Beetlecreek has often been out of print, and William Demby is practically unknown. It was published before many important advances in civil rights for African Americans and before the barriers came down to admit the coarsest realism in speech. For these reasons, the book might strike modern readers as quaint. The black and white communities in Beetlecreek coexist in a peaceful symbiosis that does not reflect any of the injustices that were common at the time; in this respect, the dramatization of life in Beetlecreek is perhaps unrealistic.
At the same time, however, there emerges a picture of a black community that is settled and self-sustaining, with ordinary people going about their business in a culture untroubled by drugs and violence. The tableaux of life in the local barbershop, for example, are pure Norman Rockwell in their comforting normality, and the excitement stirred up by the Fall Festival evokes a Middle American ritual familiar to people of many other racial, cultural, and ethnic backgrounds.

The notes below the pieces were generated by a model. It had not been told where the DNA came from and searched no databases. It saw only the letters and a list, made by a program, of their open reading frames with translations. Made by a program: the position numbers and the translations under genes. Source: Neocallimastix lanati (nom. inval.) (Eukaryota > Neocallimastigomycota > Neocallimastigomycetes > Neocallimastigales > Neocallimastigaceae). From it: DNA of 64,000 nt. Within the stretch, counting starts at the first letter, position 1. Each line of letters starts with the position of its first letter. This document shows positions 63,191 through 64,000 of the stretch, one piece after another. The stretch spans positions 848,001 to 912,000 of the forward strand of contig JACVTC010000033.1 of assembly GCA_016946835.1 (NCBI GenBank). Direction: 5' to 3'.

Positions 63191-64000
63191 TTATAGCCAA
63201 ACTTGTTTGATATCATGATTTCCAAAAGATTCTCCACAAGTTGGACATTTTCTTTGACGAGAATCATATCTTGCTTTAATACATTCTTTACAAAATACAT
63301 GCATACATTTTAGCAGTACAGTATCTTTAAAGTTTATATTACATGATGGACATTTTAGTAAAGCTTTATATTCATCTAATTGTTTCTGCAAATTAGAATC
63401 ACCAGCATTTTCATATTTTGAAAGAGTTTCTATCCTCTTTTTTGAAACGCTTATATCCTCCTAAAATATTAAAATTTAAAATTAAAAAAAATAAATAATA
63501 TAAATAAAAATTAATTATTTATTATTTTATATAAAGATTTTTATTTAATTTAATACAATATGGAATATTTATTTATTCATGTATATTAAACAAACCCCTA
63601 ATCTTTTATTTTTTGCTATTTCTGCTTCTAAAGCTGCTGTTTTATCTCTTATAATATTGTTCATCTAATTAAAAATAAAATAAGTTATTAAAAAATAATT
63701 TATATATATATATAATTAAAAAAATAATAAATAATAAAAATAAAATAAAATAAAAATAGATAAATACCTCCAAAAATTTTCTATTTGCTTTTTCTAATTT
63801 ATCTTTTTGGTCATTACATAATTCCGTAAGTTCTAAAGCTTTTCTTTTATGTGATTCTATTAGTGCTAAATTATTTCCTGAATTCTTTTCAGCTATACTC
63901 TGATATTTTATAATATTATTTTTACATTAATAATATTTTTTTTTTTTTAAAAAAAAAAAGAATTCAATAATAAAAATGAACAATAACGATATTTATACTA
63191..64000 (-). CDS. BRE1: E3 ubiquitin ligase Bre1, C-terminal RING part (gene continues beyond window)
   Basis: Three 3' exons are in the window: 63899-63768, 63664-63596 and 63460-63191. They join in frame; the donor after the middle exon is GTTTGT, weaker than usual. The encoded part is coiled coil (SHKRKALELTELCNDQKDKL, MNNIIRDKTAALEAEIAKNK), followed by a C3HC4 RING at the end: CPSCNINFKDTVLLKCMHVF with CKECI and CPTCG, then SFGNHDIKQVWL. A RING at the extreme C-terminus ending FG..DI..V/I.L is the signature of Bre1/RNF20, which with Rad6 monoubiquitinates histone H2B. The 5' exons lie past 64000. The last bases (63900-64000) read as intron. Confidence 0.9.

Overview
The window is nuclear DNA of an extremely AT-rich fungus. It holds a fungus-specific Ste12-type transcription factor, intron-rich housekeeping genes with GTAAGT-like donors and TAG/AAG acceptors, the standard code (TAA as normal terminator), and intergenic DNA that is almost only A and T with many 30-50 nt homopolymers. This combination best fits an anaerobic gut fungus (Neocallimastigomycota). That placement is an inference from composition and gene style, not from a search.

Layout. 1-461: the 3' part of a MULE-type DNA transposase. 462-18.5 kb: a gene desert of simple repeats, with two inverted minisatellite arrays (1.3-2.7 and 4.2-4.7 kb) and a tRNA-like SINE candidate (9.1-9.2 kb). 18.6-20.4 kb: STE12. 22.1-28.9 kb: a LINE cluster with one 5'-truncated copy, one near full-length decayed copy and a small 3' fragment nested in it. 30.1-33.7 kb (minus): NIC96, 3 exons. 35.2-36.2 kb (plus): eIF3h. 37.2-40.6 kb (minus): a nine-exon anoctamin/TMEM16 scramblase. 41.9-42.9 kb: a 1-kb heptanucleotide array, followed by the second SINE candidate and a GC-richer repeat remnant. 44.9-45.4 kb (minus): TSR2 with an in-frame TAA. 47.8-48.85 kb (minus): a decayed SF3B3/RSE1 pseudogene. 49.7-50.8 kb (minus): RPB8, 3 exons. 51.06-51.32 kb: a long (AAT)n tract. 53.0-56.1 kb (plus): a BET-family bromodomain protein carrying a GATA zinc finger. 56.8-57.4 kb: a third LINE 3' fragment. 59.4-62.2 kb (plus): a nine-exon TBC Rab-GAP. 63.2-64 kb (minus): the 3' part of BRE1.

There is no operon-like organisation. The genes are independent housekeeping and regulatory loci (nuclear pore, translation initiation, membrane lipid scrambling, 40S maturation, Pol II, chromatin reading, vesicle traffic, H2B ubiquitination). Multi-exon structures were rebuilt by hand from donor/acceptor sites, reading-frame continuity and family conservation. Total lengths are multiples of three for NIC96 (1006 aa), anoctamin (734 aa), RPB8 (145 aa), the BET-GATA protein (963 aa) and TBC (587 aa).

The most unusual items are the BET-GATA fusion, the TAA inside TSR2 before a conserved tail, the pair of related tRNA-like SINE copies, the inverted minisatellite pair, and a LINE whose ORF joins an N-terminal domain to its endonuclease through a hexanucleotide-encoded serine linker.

Demby does not try to represent the speech of any of his characters by dialect spellings, mispronunciations, or any other idiosyncrasies. The effect is in keeping with the general movement of the novel’s tendency to minimize racial differences rather than stress them in the name of cultural uniqueness. Beetlecreek may seem dated to modern readers, but it pleads for a vision of racial harmony and is certainly wise and up-to-date in doing so.